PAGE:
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Red Wolf Campaign

Wildlands Network is merging science with activism to ensure that red wolves in the southeastern U.S. remain wild and free. Red wolves are among the most critically endangered mammals in the world. Only 30–50 red wolves currently exist in the wild, all of them inhabiting eastern North Carolina. Unless the U.S. Fish and Wildlife Service (FWS) takes urgent measures on their behalf, red wolves may soon be gone from the wild forever.

History

Red wolves are native to the eastern U.S. Due to decades of persecution and habitat degradation, red wolves were declared extinct in the wild in 1980—when the last wild wolves were brought into captivity. Seven years later, the FWS reintroduced red wolves to North Carolina’s Alligator River National Wildlife Refuge. By 2006, the red wolf population had expanded to more than 130 individuals.

Broad shot of a wetland with sparse trees and a stormy sky
Alligator River National Wildlife Refuge, North Carolina. Photo: Ron Sunderland

This success was short-lived, however, and the population once again dwindled. Today, after spending millions of dollars to increase the red wolf population in North Carolina, the FWS has caved to political pressure and is on the brink of abandoning the Red Wolf Recovery Program.

In 2016, FWS announced plans to scale back the recovery area to include only public lands in Dare County, North Carolina—which could sustain a maximum of 15 red wolves. Any wolves outside of this area will once again be brought into captivity. Anti-wolf agitators have spread false rumors about red wolves eating too many deer, and even the FWS has misled the public by stating that the captive red wolf population is at risk of decline—a blatant attempt to justify their disastrous plan.

Why Red Wolves?

Red wolves are native to the southeastern U.S., and presumably once played a vital role in regulating populations of deer, keeping them from overbrowsing rare plants, tree seedlings, and other vegetation. Red wolves also likely helped to control raccoons and possums, preventing these smaller predators from overpopulating to the point of endangering native songbirds. Coyotes—even those having some wolf genes—do not appear to be filling the red wolf’s ecological niche.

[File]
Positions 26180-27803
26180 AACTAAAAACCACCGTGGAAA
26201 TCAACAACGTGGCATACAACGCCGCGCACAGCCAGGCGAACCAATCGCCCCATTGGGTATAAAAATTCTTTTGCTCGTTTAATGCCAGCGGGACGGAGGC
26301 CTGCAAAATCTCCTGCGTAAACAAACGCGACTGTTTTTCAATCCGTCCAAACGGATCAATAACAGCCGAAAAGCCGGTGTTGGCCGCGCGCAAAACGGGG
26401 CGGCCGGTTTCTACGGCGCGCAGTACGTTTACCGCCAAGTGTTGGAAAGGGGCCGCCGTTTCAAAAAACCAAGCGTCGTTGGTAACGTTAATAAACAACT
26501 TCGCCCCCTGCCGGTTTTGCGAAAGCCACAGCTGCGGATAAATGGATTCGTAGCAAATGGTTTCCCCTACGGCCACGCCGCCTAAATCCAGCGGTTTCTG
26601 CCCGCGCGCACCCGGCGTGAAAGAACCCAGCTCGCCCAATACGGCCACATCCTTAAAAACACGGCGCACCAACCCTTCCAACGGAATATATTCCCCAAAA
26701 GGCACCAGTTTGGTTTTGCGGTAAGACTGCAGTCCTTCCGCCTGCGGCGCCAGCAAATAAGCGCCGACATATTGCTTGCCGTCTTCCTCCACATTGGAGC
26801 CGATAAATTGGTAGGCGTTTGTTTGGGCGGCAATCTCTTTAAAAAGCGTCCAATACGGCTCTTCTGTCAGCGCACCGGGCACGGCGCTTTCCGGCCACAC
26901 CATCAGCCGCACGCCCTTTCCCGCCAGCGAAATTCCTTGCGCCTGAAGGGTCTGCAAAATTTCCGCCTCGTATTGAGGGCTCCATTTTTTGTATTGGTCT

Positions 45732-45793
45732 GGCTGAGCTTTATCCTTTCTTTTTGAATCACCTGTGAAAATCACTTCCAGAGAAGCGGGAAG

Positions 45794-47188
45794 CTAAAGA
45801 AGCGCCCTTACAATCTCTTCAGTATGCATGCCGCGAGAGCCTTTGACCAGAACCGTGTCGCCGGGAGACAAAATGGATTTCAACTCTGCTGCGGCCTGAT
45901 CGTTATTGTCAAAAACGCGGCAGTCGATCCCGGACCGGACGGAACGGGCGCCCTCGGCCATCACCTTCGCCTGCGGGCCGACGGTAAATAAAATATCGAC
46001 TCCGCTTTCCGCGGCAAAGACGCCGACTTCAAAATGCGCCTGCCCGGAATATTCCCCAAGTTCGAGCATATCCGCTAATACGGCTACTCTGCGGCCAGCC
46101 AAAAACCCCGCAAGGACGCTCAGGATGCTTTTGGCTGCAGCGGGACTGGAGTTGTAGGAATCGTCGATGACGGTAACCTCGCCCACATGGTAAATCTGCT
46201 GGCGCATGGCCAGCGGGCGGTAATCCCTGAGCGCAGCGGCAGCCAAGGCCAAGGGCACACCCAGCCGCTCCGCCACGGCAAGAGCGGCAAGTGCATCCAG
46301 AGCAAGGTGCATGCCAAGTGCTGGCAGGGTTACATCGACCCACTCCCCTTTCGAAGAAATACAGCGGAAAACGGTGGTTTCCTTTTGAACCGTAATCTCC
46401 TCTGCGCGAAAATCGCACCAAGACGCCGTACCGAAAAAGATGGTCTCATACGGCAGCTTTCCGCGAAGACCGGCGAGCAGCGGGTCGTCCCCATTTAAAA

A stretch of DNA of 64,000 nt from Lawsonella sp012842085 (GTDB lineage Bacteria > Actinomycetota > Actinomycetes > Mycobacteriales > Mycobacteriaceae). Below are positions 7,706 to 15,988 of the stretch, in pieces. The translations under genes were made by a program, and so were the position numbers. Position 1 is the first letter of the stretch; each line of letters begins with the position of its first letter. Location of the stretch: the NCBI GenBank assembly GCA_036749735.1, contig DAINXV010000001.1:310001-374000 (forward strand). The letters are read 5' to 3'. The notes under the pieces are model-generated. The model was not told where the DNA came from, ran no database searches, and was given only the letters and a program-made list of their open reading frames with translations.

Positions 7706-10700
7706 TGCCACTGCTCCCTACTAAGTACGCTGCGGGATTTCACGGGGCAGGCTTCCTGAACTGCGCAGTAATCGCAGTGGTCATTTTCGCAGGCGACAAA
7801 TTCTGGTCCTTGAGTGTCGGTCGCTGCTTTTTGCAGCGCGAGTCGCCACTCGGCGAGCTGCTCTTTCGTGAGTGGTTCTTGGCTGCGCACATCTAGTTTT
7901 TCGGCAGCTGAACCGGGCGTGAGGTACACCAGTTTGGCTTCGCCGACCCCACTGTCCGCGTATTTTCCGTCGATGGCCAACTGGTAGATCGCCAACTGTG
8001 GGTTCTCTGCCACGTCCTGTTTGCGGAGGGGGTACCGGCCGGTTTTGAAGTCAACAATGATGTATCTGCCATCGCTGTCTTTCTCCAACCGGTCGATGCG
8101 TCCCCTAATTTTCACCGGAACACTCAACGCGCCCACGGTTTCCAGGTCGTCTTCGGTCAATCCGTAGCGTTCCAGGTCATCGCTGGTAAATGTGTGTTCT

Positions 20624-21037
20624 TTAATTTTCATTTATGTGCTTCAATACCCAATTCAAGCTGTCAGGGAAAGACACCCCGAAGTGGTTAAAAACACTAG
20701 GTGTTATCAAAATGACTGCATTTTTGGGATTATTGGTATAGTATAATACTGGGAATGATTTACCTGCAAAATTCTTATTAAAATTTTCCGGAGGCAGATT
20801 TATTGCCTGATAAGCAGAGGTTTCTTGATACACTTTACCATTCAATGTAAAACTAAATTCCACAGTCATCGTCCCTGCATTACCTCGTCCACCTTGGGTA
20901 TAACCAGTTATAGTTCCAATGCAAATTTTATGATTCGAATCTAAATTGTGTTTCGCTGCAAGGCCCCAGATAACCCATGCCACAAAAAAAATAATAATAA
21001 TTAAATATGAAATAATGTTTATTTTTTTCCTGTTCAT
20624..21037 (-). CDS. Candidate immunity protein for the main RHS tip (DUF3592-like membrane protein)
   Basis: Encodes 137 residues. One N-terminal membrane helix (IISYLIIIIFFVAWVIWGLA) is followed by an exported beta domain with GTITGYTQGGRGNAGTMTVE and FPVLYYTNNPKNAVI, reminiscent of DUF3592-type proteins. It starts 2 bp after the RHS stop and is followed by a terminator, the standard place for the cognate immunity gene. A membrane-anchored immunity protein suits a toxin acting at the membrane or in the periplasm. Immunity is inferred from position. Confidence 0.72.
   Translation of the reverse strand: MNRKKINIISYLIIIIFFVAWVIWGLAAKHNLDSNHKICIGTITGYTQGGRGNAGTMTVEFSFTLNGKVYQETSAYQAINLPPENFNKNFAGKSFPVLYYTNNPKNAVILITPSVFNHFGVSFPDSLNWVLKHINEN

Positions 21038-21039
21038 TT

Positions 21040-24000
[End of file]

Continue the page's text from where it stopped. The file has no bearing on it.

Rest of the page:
Wildlands Network wants to see healthy red wolf populations restored to all core natural areas in the Southeast, and connected by safe habitat corridors. If we lose North Carolina’s red wolf population, we might never see another attempt at recovery—nor another red wolf in the wild.

Film: Red Wolf Revival

A red wolf walking through the grass, with a Red Wolf Revival logo in the bottom right cornerRoshan Patel’s award-winning short film, Red Wolf Revival (2015), tells the story of the last remaining wild population of red wolves. Centered on the historic recovery effort in Eastern North Carolina, and co-starring Wildlands Network’s Ron Sutherland, the film documents the struggle to reintroduce one of the rarest animals on Earth in the face of cultural, economic, and biological challenges.

Watch Red Wolf Revival 

Campaign Priorities

Wildlands Network is focused on 3 primary activities to help save the red wolf.

  1. Conducting an ambitious wildlife camera-trapping project in North Carolina’s red wolf recovery area. Our ongoing results disprove any notion that wolves have eaten all of the deer or other game animals in the region. View our photographs at www.flickr.com/photos/redwolfreality/albums.

    Woman wearing field vest attaches a camera to a tree with a cord
    Wildlands Network’s Maggie Ernest deploys a remote camera to survey for red wolves. Photo: Ron Sunderland
  2. Promoting political pressure on the FWS to continue the Red Wolf Recovery Program. In 2016, we helped deliver a petition with nearly half a million signatures to FWS leaders, urging them to fulfill their legal duty on behalf of red wolves under the Endangered Species Act. We also organize informational meetings with Congressional and FWS staff in Washington, D.C.
  3. Advocating for red wolves in North Carolina via newspaper editorials, public presentations, and spirited rallies.

Partners

In our efforts to save red wolves in the wild, Wildlands Network collaborates with numerous organizations, including:

Take Action

Help us share our camera-trap results from the Red Wolf Recovery Area with as many people as possible view so they can see for themselves the diversity of wildlife in this area. Please circulate the link to our photos widely: www.flickr.com/photos/redwolfreality/albums, and support this project with your donation.

Also, with the election of a new governor in North Carolina, we have an exciting chance to change the political dynamics of red wolf protection.

Tweet for Red Wolves

Contact

For more information about our work to save red wolves, please contact Ron Sutherland, Conservation Scientist, ron@wildlandsnetwork.org.